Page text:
publish positive letters with positive solutions instead
of all this bickering. I’m sorry Johnny used the word
“Hispanic” in his recent speech. In l983, when I wrote
my first book, “We’re Waiting to be Americans” I used
the words “Taco Mafia” and “Cowboy Coalition” to
describe the political attitudes of New Mexico.
remains, we have a disgustingly, dysfunctional group of
people calling the shots in Santa Fe and they are all
connected and trying to save something before they all
fall flat on their faces.
dare call it “self-government”. I have been on a radio
talk show where Johnny called it socialism. I agree. And
because of my personal history in this town I will go a
step farther and call it “fascist”. From my own
experience, I know that all Bill Richardson has a lot of
allies, like our County Sheriff who is pleased to call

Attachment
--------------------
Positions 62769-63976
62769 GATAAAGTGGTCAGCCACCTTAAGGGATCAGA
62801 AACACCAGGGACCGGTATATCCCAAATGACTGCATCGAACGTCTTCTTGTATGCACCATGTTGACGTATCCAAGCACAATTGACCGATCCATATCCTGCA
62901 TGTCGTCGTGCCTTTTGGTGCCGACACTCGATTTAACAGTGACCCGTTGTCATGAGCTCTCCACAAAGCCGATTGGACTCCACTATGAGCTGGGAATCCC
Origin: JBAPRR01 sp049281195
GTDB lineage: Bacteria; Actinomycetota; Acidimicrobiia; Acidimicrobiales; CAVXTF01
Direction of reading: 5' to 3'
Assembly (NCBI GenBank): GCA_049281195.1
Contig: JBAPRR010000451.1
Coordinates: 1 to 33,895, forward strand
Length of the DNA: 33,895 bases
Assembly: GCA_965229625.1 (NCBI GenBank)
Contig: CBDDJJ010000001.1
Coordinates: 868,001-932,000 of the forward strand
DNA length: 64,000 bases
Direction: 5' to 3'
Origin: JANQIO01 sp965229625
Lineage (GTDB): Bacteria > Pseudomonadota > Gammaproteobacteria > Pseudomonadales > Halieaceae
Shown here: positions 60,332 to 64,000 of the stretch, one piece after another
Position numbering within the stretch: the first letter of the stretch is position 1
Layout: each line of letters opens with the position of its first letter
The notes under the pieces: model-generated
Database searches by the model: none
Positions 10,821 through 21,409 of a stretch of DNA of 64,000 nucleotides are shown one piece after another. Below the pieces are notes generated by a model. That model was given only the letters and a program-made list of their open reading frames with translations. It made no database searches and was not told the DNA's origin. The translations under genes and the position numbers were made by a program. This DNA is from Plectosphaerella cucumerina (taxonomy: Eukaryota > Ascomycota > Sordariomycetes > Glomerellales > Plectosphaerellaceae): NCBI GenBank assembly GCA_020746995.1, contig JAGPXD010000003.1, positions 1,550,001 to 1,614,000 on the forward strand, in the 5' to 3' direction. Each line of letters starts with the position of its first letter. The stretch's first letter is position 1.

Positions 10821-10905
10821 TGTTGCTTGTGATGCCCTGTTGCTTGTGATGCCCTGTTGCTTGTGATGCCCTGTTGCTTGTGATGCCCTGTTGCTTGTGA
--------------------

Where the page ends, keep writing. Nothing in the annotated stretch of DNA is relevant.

for my arrest for any given subject. Contempt of Court
is the last reason given. The last time was to advise me
that “The Government” had created a special “debtor’s
prison” for this Santa Fe Indian. It was also the day I
had just had a colonoscopy. I spent five days in jail
for “Contempt of Court.”
This November election is not about Johnny Dendahl
or Bill Richardson. IT’S ABOUT THE CONTINUED SALE OF OUR
want Bill Richardson to be President: PRESIDENT OF
La Herencia en Santa Fe
confirming that Richardson’s claim that Dendahl is
‘tearing down New Mexico’ is false. Roundhouse Roundup:
Dendahl not out to 'tear down New Mexico' by Steve
Terrell/The New Mexican
John Dendahl’s blog Common Sense at
by John Dendahl:
'Native' Now Mean 'Balkanize' in America?
from Dendahl to Richardson challenging him to debate